Arkansas Sav. & L. Ass'n Bd. v. Central A. Sav. & L. Ass'n

Annotate this Case

510 S.W.2d 872 (1974)


No. 74-56.

Supreme Court of Arkansas.

July 1, 1974.

Smith, Williams, Friday, Eldredge & Clark by William L. Patton, Jr. and Hermann Ivester, Little Rock, for appellants.

Lester & Shults by Edward Lester, Little Rock, for appellee.


In 1973 the appellee, Central Arkansas Savings & Loan Association, applied to the Arkansas Savings and Loan Association Board for a charter to begin business as a savings and loan association in the city of Conway. The application was resisted by the Security Savings & Loan Association of Conway, which had been chartered in 1961.

*873 A three-member quorum of the five-member Board considered the application after an extended hearing. By a 2-0 vote the Board denied the application, finding, in the language of the statute, that there is not a public need for the proposed association and that the volume of business in the area is not sufficient to indicate a successful operation. Ark.Stat.Ann. § 67-1824 (Repl.1966). On appeal the circuit court set aside the Board's decision, finding it to be without substantial supporting evidence.

At the outset the appellee contends that the Board erred in failing to make specific findings of underlying facts, as required by this provision of the Administrative Procedure Act: "A final decision shall include findings of fact and conclusions of law, separately stated. Findings of fact, if set forth in statutory language, shall be accompanied by a concise and explicit statement of the underlying facts supporting the findings." Ark.Stat.Ann. § 5-710 (Supp.1973). The appellee argues that the Board's failure to make the required statement of underlying facts justified the circuit court in reviewing the evidence and determining that there was no basis for the Board's conclusion. The appellants (the Board itself and the protesting association) describe the Board's error as "minor and inconsequential" and insist that the appellee cannot raise the point in this court, because it was not raised in the circuit court.

We cannot agree entirely with either position. To begin with, the requirement that the underlying facts be concisely and explicitly stated is primarily for the benefit of the reviewing courts and therefore cannot be waived by a litigant. Moreover, the Board's failure to comply with the statute is not a minor and inconsequential matter.

Professor Davis summarizes the law accurately in § 16.05 of his Administrative Law Treatise (1958):

The practical reasons for requiring administrative findings are so powerful that the requirement has been imposed with remarkable uniformity by virtually all federal and state courts, irrespective of a statutory requirement. The reasons have to do with facilitating judicial review, avoiding judicial usurpation of administrative functions, assuring more careful administrative consideration, helping parties plan their cases for rehearings and judicial review, and keeping agencies within their jurisdiction. * * * * * * The language of Mr. Justice Cardozo, in a case in which the Court could do no more than get an impression that the Commission may have acted properly, is often quoted: `The difficulty is that it has not said so with the simplicity and clearness through which a halting impression ripens into reasonable certitude. In the end we are left to spell out, to argue, to choose between conflicting inferences. Something more precise is requisite in the quasi-jurisdictional findings of an administrative agency.... We must know what a decision means before the duty becomes ours to say whether it is right or wrong.' [United States v. Chicago, M., St. P. & P. R.R., 294 U.S. 499, 55 S. Ct. 462, 79 L. Ed. 1023 (1935).]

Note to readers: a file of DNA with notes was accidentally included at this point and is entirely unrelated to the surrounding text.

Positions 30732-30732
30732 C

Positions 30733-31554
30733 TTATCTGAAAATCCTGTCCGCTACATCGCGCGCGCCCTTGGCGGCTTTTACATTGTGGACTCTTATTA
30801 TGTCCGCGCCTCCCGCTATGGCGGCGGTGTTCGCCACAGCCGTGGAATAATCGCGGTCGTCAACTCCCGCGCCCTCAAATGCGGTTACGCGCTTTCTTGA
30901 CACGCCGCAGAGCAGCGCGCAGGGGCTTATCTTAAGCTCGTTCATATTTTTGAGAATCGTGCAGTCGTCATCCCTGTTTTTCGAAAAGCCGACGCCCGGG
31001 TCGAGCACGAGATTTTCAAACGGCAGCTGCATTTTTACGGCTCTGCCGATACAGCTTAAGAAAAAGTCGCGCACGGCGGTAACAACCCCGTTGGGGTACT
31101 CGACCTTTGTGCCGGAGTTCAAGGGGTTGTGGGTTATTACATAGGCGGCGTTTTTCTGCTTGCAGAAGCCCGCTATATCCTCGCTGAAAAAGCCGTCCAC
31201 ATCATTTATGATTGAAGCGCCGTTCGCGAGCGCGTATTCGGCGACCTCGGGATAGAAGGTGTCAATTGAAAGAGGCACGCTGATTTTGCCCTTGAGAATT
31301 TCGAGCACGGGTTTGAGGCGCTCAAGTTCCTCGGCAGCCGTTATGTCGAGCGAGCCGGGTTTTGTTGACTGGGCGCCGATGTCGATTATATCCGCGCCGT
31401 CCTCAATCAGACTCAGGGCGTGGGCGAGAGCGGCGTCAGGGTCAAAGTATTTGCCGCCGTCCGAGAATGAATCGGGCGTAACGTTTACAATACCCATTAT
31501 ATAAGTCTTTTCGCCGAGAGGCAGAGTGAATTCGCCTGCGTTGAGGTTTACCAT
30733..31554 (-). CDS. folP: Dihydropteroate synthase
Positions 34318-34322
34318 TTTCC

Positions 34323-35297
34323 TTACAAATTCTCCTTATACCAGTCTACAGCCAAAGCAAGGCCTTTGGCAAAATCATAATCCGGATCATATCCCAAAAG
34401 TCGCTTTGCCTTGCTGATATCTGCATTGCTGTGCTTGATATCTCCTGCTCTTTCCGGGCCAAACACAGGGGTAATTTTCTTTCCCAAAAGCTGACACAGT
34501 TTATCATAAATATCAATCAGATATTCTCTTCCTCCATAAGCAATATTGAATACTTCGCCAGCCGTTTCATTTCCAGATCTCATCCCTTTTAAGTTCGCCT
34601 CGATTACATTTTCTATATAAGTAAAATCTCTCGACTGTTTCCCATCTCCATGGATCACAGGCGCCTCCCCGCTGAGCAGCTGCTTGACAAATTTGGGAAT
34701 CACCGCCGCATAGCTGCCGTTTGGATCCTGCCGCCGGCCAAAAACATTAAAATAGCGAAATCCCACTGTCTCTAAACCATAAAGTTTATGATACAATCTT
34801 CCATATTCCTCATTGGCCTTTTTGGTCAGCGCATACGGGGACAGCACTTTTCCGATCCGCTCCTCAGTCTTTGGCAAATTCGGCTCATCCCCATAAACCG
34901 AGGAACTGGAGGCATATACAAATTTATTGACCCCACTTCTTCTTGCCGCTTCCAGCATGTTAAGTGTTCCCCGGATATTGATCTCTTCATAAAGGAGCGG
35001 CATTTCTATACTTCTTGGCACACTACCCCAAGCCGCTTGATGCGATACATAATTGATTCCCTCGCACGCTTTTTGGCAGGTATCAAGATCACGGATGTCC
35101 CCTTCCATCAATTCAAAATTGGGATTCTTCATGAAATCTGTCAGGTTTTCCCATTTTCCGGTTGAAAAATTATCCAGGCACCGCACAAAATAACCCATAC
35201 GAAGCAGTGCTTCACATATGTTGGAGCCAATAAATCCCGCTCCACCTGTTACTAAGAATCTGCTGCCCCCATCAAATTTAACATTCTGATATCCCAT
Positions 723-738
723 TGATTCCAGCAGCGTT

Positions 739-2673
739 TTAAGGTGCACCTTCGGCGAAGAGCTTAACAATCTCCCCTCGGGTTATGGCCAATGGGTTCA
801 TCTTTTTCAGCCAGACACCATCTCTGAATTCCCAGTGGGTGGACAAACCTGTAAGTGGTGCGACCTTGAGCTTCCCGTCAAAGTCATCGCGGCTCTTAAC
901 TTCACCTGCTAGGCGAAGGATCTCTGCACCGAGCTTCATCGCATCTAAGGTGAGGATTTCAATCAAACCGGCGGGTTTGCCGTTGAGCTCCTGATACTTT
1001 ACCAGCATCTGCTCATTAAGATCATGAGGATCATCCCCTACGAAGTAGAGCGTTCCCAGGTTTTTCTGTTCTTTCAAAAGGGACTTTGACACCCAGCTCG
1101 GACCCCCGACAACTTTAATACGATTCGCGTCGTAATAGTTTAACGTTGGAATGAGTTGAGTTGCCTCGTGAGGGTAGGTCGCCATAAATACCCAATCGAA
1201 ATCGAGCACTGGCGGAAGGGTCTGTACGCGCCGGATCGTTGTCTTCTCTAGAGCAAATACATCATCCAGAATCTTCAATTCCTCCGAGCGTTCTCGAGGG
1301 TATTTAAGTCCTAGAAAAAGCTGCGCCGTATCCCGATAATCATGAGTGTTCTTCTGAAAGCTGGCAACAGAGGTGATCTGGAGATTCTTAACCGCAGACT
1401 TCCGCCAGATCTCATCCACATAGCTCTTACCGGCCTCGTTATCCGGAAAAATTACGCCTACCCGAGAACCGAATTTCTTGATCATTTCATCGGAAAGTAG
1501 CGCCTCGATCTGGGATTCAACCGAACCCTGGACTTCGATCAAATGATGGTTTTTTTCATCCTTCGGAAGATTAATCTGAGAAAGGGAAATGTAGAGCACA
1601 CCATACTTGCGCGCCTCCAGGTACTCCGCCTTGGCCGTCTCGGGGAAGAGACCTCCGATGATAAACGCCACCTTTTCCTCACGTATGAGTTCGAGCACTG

Equally pertinent to the case at hand is a statement by the Oklahoma Supreme Court in Oklahoma Insp. Bur. v. State Bd. for Prop. & Cas. Rates, 406 P.2d 453 (1965): "The findings are insufficient because there was a failure to incorporate therein a proper and acceptable finding of the basic or underlying facts drawn from the evidence. The Board's decision only amounts to the statement `We have heard the evidence. The evidence does not meet the requirements of the law.' This is not enough."

The record before us is so voluminous that the appellants' abstract runs to more than 300 printed pages. We find not only what appears to be basically factual testimony but also what appear to be conclusions *874 on the part of witnesses. We have no way of knowing what specific facts the Board relied upon in denying the application. We are left, in Cardozo's words, "to spell out, to argue, to choose between conflicting inferences." We hardly need to add that the courts cannot supply the deficiencies by weighing the evidence themselves; that responsibility belongs to the administrative agency, which sees the witnesses as they testify. Dura Craft Boats v. Daugherty, 247 Ark. 125, 444 S.W.2d 562 (1969).

The judgment is reversed and the cause remanded, through the circuit court, to the Board for such further proceedings as may be necessary.

The Chief Justice would affirm the judgment.